• I agree Kitt, violent tantrums are not the right, only or best solution for a mentally-ill person or group to invoke change. However, are mentally-ill mentally-challenged people capable of appropriate logic and behavior…even when they are off their meds?

      Which begs my questions: Who is responsible for those social-clinical breakdowns? Who ends up bearing the brunt of their violence when they snap?

      I tend to believe that the community as a whole shares the burden and responsibility of these types of sad or horribly-ending situations. No one in the community is completely immune; the “consequences” affect all in the community in some form on some level.


      • Thinking on these situation usually leaves more questions than answers. I find myself wondering about history and circumstances. Sad to say, there are extenuating circumstances that, for me, cause me to feel more empathy. PTSD is one of them. Certain psychotic breaks brought on by prolonged sexual and physical abuse. Those situations break my heart for everyone directly impact (which only supports your thoughts that everyone is impacted to certain extents).


        • “…more questions than answers.” Kitt, you couldn’t be more precise. After extensive autopsies were completed, the infamous University Texas Austin tower-gunman Charles Whitman, a former U.S. Marine, who killed 17 students and wounded 32 others with his sharpshooting, doctors, neurosurgeons, psychiatrists, and forensic scientists concluded that Whitman’s actions the day of the shootings were most likely attributed to his astrocytoma tumor pressing against the region of the brain that controls our fight-or-flight emotions and responses. My point?

          If society, i.e. private sectors including wealthy/powerful individuals, choose not to eagerly reinvest in public programs, public research in medical & scientific endeavors, in public education, in public health facilities and above-minimum-wage staff who are able & WILLING to help, to treat, and assist those in our populations that are mentally unstable and/or financially unable to get proper treatment & education for many various economic reasons… then as history has shown over & over it is society as a whole — including the top 1% – 10% of society — who eventually suffer. Suffer in indirect ways, but one day suffer directly because the masses have reached their breaking-point.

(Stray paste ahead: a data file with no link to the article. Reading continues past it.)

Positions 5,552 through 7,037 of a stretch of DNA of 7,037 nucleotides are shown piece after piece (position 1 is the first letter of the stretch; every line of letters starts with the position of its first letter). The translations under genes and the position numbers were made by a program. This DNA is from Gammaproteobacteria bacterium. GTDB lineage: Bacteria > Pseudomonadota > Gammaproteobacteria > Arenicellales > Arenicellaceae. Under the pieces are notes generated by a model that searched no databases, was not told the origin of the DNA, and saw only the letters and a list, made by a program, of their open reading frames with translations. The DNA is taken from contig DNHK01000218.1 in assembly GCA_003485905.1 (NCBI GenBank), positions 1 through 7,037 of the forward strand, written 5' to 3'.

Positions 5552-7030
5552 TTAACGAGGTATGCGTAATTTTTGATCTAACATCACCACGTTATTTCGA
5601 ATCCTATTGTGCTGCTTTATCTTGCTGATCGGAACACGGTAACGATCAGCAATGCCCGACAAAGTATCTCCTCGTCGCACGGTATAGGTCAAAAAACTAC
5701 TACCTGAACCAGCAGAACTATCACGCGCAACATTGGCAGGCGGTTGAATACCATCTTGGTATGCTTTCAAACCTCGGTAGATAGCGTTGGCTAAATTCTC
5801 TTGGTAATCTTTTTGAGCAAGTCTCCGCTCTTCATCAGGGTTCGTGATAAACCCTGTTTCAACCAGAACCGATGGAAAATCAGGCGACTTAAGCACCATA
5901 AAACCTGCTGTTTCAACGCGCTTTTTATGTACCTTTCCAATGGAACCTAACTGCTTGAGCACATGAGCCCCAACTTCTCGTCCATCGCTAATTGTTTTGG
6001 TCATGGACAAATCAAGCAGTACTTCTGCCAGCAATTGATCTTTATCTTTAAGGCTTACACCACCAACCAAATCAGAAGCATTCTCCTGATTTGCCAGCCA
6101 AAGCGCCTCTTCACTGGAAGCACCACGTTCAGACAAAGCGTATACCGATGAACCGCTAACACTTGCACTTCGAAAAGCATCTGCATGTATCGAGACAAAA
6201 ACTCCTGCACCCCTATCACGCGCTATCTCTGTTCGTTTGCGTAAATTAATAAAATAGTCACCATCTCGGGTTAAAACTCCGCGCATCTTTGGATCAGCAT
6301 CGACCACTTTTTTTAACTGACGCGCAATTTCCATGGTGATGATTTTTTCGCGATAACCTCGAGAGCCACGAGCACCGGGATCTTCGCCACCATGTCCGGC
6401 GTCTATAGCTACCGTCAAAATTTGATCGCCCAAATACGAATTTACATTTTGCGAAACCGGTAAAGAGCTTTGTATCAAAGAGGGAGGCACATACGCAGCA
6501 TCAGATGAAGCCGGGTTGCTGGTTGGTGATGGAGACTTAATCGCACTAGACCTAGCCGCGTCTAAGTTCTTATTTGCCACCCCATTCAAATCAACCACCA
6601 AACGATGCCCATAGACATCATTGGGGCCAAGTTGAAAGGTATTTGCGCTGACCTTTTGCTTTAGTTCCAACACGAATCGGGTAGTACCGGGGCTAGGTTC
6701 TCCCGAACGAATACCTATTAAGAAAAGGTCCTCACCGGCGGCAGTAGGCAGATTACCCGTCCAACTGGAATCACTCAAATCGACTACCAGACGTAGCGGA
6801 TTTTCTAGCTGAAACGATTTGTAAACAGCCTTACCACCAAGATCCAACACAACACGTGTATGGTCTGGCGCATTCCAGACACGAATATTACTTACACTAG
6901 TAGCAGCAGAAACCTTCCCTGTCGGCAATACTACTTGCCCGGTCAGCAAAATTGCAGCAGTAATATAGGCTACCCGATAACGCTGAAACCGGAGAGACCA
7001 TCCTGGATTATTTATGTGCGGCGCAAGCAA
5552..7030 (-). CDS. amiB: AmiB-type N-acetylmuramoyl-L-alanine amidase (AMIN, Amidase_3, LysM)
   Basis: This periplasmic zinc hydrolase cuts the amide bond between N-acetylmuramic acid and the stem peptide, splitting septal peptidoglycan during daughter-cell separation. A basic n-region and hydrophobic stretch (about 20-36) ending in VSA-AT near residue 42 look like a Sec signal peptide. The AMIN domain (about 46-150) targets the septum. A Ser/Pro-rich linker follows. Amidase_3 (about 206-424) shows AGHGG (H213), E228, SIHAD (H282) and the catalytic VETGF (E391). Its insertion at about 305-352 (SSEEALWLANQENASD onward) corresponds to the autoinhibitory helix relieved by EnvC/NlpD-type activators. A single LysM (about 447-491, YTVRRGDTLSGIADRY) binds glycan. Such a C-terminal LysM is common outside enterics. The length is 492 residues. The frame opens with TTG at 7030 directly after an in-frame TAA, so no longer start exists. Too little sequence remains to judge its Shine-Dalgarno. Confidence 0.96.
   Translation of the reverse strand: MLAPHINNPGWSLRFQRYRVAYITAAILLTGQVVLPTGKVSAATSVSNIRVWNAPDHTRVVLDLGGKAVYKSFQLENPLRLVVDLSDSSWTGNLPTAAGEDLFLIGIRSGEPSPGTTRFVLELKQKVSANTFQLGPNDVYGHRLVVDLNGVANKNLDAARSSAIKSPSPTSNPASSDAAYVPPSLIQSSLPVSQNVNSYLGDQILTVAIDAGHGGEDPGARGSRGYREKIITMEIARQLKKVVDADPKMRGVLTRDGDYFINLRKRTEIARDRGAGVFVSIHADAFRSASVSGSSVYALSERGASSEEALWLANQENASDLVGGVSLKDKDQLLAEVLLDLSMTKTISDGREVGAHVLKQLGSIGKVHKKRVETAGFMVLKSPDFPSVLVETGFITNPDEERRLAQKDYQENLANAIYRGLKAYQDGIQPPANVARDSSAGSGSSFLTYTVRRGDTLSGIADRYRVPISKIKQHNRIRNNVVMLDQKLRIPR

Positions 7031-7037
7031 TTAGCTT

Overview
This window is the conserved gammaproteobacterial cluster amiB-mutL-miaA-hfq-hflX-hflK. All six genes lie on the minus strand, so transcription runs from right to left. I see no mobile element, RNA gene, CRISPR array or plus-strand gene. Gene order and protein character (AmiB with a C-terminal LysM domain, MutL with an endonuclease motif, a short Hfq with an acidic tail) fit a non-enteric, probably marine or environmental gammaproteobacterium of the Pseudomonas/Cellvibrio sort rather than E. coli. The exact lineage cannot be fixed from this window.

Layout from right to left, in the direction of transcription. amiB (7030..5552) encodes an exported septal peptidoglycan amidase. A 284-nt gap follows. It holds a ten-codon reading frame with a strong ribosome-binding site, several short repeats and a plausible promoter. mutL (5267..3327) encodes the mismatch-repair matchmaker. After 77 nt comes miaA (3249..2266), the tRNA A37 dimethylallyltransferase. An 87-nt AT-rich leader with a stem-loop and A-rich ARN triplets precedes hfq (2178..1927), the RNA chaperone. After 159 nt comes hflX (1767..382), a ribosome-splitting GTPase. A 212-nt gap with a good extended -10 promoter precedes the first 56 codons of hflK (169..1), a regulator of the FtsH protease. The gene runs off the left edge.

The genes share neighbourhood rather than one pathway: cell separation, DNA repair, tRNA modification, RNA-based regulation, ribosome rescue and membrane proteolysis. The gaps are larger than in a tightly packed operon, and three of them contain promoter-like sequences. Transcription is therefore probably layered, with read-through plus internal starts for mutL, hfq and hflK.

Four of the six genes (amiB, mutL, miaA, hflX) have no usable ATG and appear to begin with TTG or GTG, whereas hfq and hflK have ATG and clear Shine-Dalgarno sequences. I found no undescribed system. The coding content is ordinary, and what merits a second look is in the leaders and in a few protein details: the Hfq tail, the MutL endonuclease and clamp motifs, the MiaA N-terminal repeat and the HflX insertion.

My further point? No matter who you are, what type of house or nation you live in, how many $75,000 cars you drive, or what type of social classes you associate with on a daily basis… we are ALL in this together, for better or worse. Collaboratively we have the choice(s)! JESUS (who I don’t believe in! LOL), Antoinette Tuff exhibited this mentality EXQUISITELY! She deserves not only a Congressional Medal of Honor, but a badge of “I Am Part of this Human Family Too” medal!

          And now for a message from our sponsors… 😉


          • I think, for that to happen, there are also several factors to consider…like medical malpractice affordability and other insurance related issues. There are plenty of talented physicians and nurses who care about people who find themselves forced to go elsewhere or do other things because the cost to practice is just too high. I don’t think it’s a coincidence that some of the biggest, prettiest buildings you’ll see in most urban cities are owned by insurance companies.


            • Again Kitt, your observation is quiet accurate. Let me throw-in several sports stadiums are owned by said financial-risk corporations too.

              You’ve brought up another economic enigma: malpractice lawsuits & the cost of “coverage” against them. That very med-clinic I mentioned in my post is now being taken to court for liability and malpractice by the staff to that psych patient.

              Bottom-line…in order for this country & our communities to actually BE more about equality & fairness (that our Constitution conveys & protects), the “American Way”… we must have efficient, well-paid, well-educated referees, umpires, i.e. public officials and public resources to MAKE the playing-fields fair! Why do so many on the Right not get it? Why do they usually advocate more & more freedom, deregulation, less taxes, bigger business under obese commercialism…that all nurture individualism, segregation of classes (via “success”), and hundreds more of Michael Hill gunmen in the future?

              Philanthropy, community-giving, and altruism AREN’T just ideas of wonderment, they’re actually a necessity that should have been learned centuries or millennia ago shortly after the Dark Ages. But anyway, that’s my humble opinion on this measly unpopular web blog. 😉